We reached the village about noon, and ate lunch in the nearby woods. As we ate several of the "neighbors" cam ad sat with us to visit. From them we learned much of the present history of Gorsuch Mills and the fact that "Old George Winmiller okwned the mill, was rich and could tell us the history." His father bought the mill homestead and contiguous land in 1866 from Stephen Gorsuch, David's son, and the present occupants and owners were born in the house. Mr. G. G. Winemill lived now in a frame house back of the mill and still uses the old office in the mill. His brother lives in the homestead and has built a large cattle barn on the road from the house.

I went to G.G. Winemiller's house, told him who I was and our mission here. He obligingly got his hat and an emormous key which unlicked the mill and showed us around. The Mill is built of brick, made probably by David Gorsuch, from clay of the hills, is four stories on the road side and three on the back, and still contains some of the original machinery although it has not been running for five years when a flood washed out the dam. The lumber used in the inner structure, floors and rafters, is of hand hewn logs, held together by wooden pins, the old mill stones had been broken and one was used as a door stop at the back door. The doors were bolted with hand whittled wooden bars and hinges were one half a long strap reaching across door, the other short and attached to door post.

About 400 feet northeast of the mill stands the old homestead. It is a frame house built on the hillside so that the front is three storiesand back is only two, the lower front story is of plastered brick and the porch on the graound and second floor front is of hand hewn logs fastened with wooden pins. An outside stairway connects the two porches. The occupants being away we did not see the inside. A small house of brick is farther up the road, and opposite the mill, Stephen Gorsuch built a chapel which was used by the family.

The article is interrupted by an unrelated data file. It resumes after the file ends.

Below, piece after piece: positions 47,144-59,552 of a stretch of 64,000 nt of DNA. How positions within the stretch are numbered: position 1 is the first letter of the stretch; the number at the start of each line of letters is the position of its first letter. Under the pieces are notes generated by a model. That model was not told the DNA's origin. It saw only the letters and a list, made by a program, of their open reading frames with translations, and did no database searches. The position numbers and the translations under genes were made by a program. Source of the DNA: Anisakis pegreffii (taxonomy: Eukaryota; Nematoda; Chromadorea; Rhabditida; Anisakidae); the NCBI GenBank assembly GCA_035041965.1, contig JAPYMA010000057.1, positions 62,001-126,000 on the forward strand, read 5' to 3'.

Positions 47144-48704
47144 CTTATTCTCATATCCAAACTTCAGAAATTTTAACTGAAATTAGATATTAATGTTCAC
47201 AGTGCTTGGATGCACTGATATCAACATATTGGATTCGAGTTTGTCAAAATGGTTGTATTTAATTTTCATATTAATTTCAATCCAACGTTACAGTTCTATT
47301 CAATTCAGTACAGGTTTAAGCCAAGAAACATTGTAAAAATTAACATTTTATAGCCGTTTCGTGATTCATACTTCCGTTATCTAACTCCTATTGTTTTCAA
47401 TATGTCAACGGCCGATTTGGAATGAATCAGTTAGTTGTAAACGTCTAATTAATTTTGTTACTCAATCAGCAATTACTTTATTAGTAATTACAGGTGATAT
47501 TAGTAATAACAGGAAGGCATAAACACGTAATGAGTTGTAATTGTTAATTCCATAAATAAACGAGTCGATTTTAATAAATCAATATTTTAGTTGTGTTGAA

High up on the hill back of the mill and house was a small cemetery surrounded by low stone wall and containing two headstones exactly alike one Sacred to the memory of David Gorsuch 1763-1841. The other Sacred to the memory of Rebecca Gorsuch 1767-1841. Two trees, a walnut and a wild cherry, grew in the plot.
Written by Louesa J. Keys. (Died November 4, 1957) Special note: These two pages of notes (all of above) about the Gorsuch family, wills, and property were retyped by Noble "Gene" Dunuck from two pages in poor condition, thermo-fax copies which he obtained from Richard Dunnuck, May 31, 1997, at the town of Beaver near Eureka Springs, AK.
 Gene also sent another map - 1989 Maryland State Highway Map - that shows the village of Gorsuch located about two miles east of SYKESVILLE, MD. When I get and learn to use the scanner and will add it to the web site.